• In year 1, a regional state-funded Japanese trade delegation came to our region to promote German-Japanese trade…

  • In year 2, our company made its first visit to our Japanese colleagues, leading to the 1st project between our firms…

  • In year 3, our Japanese friends sent a team of engineers to Germany to join our team for a project X.

  • In year 4, the Japanese town donated a beautiful garden to its twin city here in Germany.

  • In year 5, a team of our engineers joined a team in Japan to work on project Y.

  • In year 6, etc...

  • The wish to collaborate is not just important for our two firms and local regions, but also valued at national level, as seen by the recent meetings between Prime Minister Abe and Chancellor Merkel.

  • We look forward to a fruitful relationship together going forward, and are pleased to welcome our Japanese guests over the next few days.


The Japanese manager's speech had this structure:


  • As can be seen during the recent meeting between Prime Minister Abe and Chancellor Merkel, there is a strong level of cooperation between our two nations.

  • This also applies at a regional level. In year 1, a regional state-funded Japanese trade delegation came here to Germany to promote German-Japanese trade. Similarly, in year 10, a regional state-funded German trade delegation came to us in Japan,…

  • In year 4, our Japanese town donated a garden to its twin city in Germany. In year 8, the German town also gave significant support to our Japanese town.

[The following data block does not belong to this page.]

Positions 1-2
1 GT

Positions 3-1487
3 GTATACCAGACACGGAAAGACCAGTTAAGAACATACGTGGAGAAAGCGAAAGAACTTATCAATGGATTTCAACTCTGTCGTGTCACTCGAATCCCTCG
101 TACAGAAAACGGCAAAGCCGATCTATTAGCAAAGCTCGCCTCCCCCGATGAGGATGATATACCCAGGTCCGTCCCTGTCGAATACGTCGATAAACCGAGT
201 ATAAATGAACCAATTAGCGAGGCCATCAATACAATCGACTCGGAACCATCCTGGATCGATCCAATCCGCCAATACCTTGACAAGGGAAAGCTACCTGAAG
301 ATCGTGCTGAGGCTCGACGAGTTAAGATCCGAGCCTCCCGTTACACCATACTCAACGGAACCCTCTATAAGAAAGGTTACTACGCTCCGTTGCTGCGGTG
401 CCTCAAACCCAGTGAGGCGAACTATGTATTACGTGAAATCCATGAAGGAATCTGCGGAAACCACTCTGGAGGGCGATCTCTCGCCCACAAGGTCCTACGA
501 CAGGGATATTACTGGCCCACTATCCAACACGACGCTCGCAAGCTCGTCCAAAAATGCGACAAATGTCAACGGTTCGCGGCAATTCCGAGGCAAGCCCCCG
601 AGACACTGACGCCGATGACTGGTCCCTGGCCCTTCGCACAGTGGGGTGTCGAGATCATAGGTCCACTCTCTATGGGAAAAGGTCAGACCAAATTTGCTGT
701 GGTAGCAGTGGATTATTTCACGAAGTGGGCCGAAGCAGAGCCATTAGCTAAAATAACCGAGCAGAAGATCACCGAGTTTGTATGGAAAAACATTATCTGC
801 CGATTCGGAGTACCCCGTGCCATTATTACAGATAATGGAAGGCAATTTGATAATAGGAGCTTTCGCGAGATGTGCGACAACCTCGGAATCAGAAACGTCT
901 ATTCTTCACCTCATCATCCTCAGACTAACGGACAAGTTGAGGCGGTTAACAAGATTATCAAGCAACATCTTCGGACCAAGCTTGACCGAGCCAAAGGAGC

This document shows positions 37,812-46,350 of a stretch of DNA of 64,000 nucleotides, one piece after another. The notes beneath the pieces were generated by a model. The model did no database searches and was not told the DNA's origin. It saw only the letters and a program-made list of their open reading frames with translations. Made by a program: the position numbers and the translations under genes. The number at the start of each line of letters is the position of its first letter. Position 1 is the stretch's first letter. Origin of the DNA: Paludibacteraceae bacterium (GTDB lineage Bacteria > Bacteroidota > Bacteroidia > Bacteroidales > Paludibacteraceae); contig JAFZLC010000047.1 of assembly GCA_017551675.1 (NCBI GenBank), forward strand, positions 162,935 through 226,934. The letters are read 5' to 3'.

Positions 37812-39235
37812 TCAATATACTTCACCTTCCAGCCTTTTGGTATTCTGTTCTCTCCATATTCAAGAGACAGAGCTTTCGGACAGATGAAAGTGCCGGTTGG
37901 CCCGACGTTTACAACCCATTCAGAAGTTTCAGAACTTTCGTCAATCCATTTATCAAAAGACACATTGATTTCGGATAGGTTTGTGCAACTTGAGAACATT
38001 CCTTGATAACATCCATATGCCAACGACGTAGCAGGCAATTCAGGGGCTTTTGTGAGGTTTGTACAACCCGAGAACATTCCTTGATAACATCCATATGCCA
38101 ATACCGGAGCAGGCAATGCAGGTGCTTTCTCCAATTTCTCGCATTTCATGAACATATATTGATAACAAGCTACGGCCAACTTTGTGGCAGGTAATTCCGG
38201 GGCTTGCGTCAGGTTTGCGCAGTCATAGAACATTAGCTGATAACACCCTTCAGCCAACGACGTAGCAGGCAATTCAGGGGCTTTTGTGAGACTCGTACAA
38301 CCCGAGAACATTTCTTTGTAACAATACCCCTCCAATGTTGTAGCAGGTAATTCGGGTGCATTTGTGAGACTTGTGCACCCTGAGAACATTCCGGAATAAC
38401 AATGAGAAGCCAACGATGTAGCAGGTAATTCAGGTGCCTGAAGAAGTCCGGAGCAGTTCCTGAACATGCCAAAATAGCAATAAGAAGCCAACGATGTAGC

• Our companies are also glad to celebrate many years of partnership together: In year 3, we sent a team of engineers to Germany to join their team for project X. Likewise, in year 5, a team of German engineers joined us in Japan on project Y.

  • Etc…

  • We look forward to a fruitful relationship together going forward, and are honoured by the generous hospitality of our German friends over the coming days.


The German executive highlighted the progress of the collaboration over time by treating each year as a separate category or cooperation event (specific reasoning).


The Japanese executive emphasised the harmony of the collaboration starting at a national level, then regional level and finally at a corporate level across time (holistic reasoning).


Know where you're alike and where to adapt


As a multi-cultural leader, if you hope to motivate and engage people around the globe, you may need a multifaceted approach.


Understanding the different cultural elements can help you identify where you're alike, and where you'll need to adapt.


You can then make a deliberate choice around which style will work best in which cultural context - whether you're communicating to your team internally, or engaging with your stakeholders externally.


Next...


In Communication Part 3 we look at how McDonald's effectively adapts its brand messages to its customers around the world.